Dec 11 2012

Perspective in Cinema: Who is there to Root For?

Published by at 12:30 pm under Editorials

I think Dogma is similar in some ways. Matt Damon is Loki, the angel of death, who, along with Bartleby (Ben Affleck), has been banished from Heaven. See, Loki got tired of killing all the time at God’s whim, so he resigned from the position. God quickly saw to it that Loki never entered Heaven again. But Loki and Bartleby find a loophole in the Bible that would allow them back into Heaven. The only problem is that this would contradict God’s command, and since God is infallible, the universe would come to an end. The paradox would simply be too much. The powers of Heaven commission the last scion—the last living descendant of Jesus—to stop Loki and Bartleby from fulfilling their mission.

And I have no idea who’s the good guy. I mean, it’s kind of bad that Loki and Bartleby are going to risk literally everything to try to get back into God’s kingdom. But it’s also pretty crappy that God would create an angel for the sole purpose of killing, especially when murder is against the Ten Commandments. On top of that, Loki was uncomfortable with it, and I imagine God replied with, “My way or the highway.”

I didn’t want the universe to end, but I didn’t want Loki and Bartleby to fail in their quest either. They should have usurped God. But I guess they saw what happened to that one guy…

No One Really Appeals to Me…

And then sometimes there are movies in which there aren’t any good or bad characters. Or you don’t really care which is which. Or you know which is which, but there’s still no one to side with.

I’ve talked about Splice before. You know, the movie where that scientist couple splices human genes with those of animals, creating a female creature that the male scientist has sex with. And then, like their other experiments, the creature becomes male. Sensing competition, it kills the male scientist and rapes and impregnates the female scientist. I don’t condone murder or rape, but I did not feel sorry for either of the main characters. Once I realized the scientists sucked, I started cheering on the creature. And that was only twenty minutes into the movie.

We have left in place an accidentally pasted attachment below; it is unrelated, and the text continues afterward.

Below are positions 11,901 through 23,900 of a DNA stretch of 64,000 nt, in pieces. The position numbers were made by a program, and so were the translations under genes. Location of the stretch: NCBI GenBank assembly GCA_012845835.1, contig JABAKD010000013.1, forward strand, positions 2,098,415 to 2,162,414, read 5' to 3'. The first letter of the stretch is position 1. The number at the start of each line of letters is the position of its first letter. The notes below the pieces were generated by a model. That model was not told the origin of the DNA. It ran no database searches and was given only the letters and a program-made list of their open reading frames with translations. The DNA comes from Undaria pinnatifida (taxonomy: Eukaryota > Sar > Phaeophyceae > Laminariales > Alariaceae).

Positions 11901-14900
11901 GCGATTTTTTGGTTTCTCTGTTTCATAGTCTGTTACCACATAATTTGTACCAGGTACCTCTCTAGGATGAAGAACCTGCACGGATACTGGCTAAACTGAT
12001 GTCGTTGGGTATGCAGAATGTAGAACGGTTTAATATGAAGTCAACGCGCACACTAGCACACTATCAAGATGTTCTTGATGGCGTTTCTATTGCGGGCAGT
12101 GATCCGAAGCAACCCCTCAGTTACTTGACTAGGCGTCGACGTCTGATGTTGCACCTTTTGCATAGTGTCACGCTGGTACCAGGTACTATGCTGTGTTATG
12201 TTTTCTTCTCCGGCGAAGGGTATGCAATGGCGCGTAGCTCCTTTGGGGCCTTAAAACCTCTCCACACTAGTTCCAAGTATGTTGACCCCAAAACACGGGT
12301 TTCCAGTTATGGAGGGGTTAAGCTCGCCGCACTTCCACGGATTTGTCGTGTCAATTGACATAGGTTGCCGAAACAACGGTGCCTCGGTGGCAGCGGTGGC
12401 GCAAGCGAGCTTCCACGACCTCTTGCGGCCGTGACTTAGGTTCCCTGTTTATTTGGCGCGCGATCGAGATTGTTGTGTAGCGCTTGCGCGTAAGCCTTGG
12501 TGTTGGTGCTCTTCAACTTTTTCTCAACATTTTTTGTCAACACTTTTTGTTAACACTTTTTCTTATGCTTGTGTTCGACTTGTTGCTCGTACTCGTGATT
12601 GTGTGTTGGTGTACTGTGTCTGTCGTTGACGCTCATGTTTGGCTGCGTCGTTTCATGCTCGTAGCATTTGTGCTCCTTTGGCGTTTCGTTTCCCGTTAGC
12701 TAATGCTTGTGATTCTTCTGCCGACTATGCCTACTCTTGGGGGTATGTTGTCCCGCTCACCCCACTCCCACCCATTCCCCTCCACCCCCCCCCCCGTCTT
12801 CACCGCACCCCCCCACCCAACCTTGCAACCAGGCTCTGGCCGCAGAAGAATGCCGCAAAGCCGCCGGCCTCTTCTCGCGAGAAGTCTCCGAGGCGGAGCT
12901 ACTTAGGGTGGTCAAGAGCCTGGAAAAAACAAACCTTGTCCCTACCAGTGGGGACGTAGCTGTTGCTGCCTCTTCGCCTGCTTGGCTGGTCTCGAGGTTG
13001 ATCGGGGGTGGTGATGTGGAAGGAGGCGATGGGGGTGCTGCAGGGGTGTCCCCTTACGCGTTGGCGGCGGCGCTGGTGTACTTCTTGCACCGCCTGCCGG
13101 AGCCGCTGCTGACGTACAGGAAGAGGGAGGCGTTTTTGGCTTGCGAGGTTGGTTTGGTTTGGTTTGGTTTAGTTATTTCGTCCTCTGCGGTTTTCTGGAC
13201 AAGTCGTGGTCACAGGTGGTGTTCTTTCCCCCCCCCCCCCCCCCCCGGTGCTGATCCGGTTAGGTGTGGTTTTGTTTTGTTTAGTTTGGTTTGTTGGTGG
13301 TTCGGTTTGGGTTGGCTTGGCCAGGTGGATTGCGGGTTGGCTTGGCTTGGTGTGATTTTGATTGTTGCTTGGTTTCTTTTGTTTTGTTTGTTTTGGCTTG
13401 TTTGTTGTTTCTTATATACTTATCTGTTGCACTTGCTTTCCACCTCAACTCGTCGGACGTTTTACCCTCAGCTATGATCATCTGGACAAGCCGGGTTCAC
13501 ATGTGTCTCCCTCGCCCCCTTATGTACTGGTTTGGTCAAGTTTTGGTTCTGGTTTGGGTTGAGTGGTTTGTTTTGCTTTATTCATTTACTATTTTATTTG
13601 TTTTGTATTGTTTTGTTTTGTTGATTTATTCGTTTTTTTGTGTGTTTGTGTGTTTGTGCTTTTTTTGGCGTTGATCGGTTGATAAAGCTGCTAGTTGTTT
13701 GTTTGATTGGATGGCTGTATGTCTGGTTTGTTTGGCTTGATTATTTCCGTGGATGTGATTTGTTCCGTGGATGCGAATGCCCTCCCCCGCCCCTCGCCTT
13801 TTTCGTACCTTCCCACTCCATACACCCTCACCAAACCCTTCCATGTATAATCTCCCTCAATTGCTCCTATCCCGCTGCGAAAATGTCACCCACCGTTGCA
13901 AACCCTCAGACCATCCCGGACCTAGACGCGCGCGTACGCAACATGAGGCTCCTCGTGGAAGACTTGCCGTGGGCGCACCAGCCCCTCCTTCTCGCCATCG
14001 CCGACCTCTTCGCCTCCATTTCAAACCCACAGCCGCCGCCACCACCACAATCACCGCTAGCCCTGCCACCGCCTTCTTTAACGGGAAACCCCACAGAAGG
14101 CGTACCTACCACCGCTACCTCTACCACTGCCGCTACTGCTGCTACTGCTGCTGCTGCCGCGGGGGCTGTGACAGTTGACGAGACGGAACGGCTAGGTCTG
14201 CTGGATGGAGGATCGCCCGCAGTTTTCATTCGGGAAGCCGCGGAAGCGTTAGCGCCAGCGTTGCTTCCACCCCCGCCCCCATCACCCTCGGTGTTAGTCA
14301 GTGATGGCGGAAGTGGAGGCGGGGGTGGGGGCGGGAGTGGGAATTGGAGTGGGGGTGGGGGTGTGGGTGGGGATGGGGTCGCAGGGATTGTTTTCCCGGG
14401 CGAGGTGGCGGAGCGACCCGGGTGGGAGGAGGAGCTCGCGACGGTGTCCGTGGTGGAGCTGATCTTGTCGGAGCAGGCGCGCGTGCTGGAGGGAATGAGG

Kevin Smith’s Red State purposely gives us no one to root for. A group of adolescent boys answer an online ad to have sex with a middle-aged woman. But they don’t get the orgy they were hoping for. They’re taken hostage by a Westboro Baptist-like militant church group who kill sinners and homosexuals in cold blood, claiming to be doing God’s work.

The teens were kind of unlikable from the beginning, not that I wanted them to die, but I wasn’t really upset when they did. Then, the ATF comes in and creates a situation reminiscent of Waco, Texas.

The church group was definitely the evil entity in this movie, but the ATF wasn’t exactly a godsend either. (Sorry, I had to.) They end up killing quite a few innocent people themselves. In the end, no one really wins, and I’m left with an uneasy feeling.

And I like it!

It’s really fascinating to me how the way in which a story is told can make bad guys seem good and vice versa, or how they can make both characters (or groups of characters) completely unlikable and still leave us with a decent movie.

I’d like to hear other examples if you’ve got them!





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4 responses so far

  • lahti

    all the tarantino movies has these characters. The bride = bad, Butch = bad, jules and vincent = bad ,Stuntman mike = bad, Mr.White = bad , The Bastards = yeah they kill nazis, but the way they do it sometimes makes them bad.

  • Johannes P Anderson

    I never understood how people can take Hayley’s side in Hard Candy. Sure, Jeff’s grooming of an underage girl is obviously illegal and pretty creepy, but it’s made clear that Hayley is an unusually mature and intelligent 14-year-old. At no point did I feel that Jeff was taking advantage of Hayley or manipulating her into doing something she didn’t want to do. With that in mind, Jeff’s crime doesn’t seem all that heinous.

    Hayley on the other hand drugs, assaults, physically and psychologically tortures Jeff. Aside from the underage grooming, she had no evidence that he had committed any crime at all.

    By the time Jeff kills himself, Hayley’s mind games have got him so messed up that the suicide may not even be a clear admission of complicity in the crimes. It could just be an escape from the horrible position Hayley has put him in.

  • Charlie Ward

    Yikes, Johnannes. Just. . .yikes.

  • Johannes P Anderson

    @Charlie Ward. Can you elaborate? Are you saying “yikes” as in, “yikes, that guy makes an amazing point” or “yikes, that guy just defended a dirty pedo”

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